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From: John Peterson <jwpeterson@gm...>  20110627 14:43:56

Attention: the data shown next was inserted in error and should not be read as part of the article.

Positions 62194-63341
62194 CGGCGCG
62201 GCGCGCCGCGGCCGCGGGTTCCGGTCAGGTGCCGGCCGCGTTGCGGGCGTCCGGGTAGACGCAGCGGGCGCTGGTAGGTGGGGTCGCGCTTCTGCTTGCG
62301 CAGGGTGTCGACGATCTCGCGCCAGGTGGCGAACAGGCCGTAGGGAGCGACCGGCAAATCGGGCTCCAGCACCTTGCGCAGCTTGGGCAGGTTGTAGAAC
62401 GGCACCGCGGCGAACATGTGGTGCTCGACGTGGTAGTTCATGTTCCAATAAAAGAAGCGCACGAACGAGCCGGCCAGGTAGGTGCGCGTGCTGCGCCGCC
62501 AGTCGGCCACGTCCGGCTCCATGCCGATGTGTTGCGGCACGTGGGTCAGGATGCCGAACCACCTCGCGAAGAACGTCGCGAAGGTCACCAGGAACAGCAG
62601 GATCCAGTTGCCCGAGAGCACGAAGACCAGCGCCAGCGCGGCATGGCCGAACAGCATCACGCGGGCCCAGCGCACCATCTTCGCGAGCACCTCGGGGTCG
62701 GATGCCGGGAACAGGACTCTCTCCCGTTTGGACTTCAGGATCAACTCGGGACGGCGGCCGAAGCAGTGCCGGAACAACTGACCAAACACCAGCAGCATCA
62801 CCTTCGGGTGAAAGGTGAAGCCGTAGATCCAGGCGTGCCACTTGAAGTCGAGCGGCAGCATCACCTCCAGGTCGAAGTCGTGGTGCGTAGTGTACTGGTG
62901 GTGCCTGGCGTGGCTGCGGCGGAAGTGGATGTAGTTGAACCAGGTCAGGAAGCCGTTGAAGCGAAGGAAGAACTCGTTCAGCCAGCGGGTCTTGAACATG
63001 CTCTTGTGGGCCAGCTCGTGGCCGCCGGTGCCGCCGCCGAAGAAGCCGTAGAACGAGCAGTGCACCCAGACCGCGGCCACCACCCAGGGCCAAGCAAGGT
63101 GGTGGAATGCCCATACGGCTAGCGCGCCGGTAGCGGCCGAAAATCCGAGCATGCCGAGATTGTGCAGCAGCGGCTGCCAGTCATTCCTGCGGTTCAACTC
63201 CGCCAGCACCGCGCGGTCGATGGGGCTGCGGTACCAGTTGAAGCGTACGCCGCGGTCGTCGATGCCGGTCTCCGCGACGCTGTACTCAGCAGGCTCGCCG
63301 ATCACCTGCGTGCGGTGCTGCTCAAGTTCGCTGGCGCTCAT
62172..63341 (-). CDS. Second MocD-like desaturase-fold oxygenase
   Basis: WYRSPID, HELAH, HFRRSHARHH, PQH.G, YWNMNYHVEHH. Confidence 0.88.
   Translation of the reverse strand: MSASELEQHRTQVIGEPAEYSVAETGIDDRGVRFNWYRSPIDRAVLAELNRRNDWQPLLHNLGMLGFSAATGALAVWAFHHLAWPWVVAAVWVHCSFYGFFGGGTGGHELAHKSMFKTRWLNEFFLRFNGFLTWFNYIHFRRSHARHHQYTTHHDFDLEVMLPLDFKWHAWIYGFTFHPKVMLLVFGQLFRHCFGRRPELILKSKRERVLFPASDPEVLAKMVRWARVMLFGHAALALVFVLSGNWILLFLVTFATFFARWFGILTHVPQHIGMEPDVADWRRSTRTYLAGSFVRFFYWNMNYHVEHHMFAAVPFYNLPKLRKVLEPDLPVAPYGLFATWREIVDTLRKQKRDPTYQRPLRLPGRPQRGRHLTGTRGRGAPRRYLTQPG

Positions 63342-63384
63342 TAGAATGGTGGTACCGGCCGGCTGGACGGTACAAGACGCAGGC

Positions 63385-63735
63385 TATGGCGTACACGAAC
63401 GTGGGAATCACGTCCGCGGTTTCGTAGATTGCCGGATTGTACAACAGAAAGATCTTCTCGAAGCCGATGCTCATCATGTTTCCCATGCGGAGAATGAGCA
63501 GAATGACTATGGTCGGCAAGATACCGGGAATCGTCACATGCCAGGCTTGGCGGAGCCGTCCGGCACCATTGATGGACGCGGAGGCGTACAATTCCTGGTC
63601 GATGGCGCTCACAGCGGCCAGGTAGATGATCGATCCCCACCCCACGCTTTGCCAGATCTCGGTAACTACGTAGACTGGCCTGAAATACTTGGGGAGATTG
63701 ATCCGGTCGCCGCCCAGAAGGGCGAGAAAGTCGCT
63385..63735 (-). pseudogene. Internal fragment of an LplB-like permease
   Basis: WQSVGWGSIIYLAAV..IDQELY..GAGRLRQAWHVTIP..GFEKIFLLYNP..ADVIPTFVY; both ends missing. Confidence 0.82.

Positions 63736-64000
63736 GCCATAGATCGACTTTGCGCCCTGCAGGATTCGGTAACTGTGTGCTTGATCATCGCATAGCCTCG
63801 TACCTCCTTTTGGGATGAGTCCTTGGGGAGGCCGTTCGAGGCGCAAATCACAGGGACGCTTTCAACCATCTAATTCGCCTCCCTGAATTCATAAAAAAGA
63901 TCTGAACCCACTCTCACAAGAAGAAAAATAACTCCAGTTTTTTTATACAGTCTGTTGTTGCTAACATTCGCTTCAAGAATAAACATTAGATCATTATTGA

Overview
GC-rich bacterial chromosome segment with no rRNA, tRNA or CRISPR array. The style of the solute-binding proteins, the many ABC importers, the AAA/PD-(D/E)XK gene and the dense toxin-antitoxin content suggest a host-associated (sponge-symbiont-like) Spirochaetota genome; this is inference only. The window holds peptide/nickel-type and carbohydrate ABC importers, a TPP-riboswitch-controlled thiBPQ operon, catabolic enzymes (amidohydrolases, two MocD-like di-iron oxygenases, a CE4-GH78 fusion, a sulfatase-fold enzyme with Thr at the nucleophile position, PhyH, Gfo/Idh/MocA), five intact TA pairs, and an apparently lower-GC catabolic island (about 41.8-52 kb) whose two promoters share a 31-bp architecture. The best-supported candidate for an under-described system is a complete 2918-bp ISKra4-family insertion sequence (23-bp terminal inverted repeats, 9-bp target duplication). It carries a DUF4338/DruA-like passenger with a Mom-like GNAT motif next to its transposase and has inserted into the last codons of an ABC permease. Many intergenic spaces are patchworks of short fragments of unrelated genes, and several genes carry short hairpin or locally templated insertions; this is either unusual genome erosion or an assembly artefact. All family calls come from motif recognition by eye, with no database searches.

On Sun, Jun 26, 2011 at 1:37 PM, Saumil Patel <saumil.patel134@...> wrote: > Hello, > > I am getting familiar with the LIBMESH code and I was wondering if the FEM > formulation for the Unsteady NSE in example 13 are in a nondimensional > form? If so, I would just need to multiply the diffusion terms in the Kuu > and Kvv submatrices by the inverse Reynolds number factor, correct? Well the *dimensional* incompressible NS equations typically contain only a single parameter: "nu", the kinematic viscosity, anyway. So if you multiply the diffusion terms in ex13 by some parameter, you can think of it as a dimensional viscosity or an inverse Reynold's number. > Furthermore, I wouldn't need to change the B.C. condition for the top lid, > correct? The velocity on the top lid, the size of the domain, and the timestep will all take on different physical meaning depending on whether the value multiplying the diffusion terms is thought of as the Reynolds number or the kinematic viscosity. Consider: The default values for ex13 are domain size = "1", lid velocity="1". If the number multiplying the diffusion terms is thought of as the kinematic viscosity (in SI units of m^2/s, say) then the domain size is 1 meter, the lid velocity 1 m/s. On the other hand, if the number multiplying the diffusion terms is thought of as 1/Re, then setting the lid velocity="1" just means the lid velocity is equal to the "characteristic velocity used in defining the Reynold's number" and does not imply any particular units. In this case, one can always assign a physical value to, for example, the lid velocity "U" by specifying particular values for the Re, the kinematic viscosity of the fluid, and the domain size "L": Ex1, air @ 300K (nu=15.68e6 m^2/s) in a L=1cm enclosure, Re=1: U = Re * (nu/L) ~ 0.15 cm/s Ex2, water @ 50C (nu=0.553e6 m^2/s) in a L=1m enclosure, Re=1: U ~ .55 micron/s That is, the same Re=1 solution could represent either of the two physical situations (and infinitely many others!) above.  John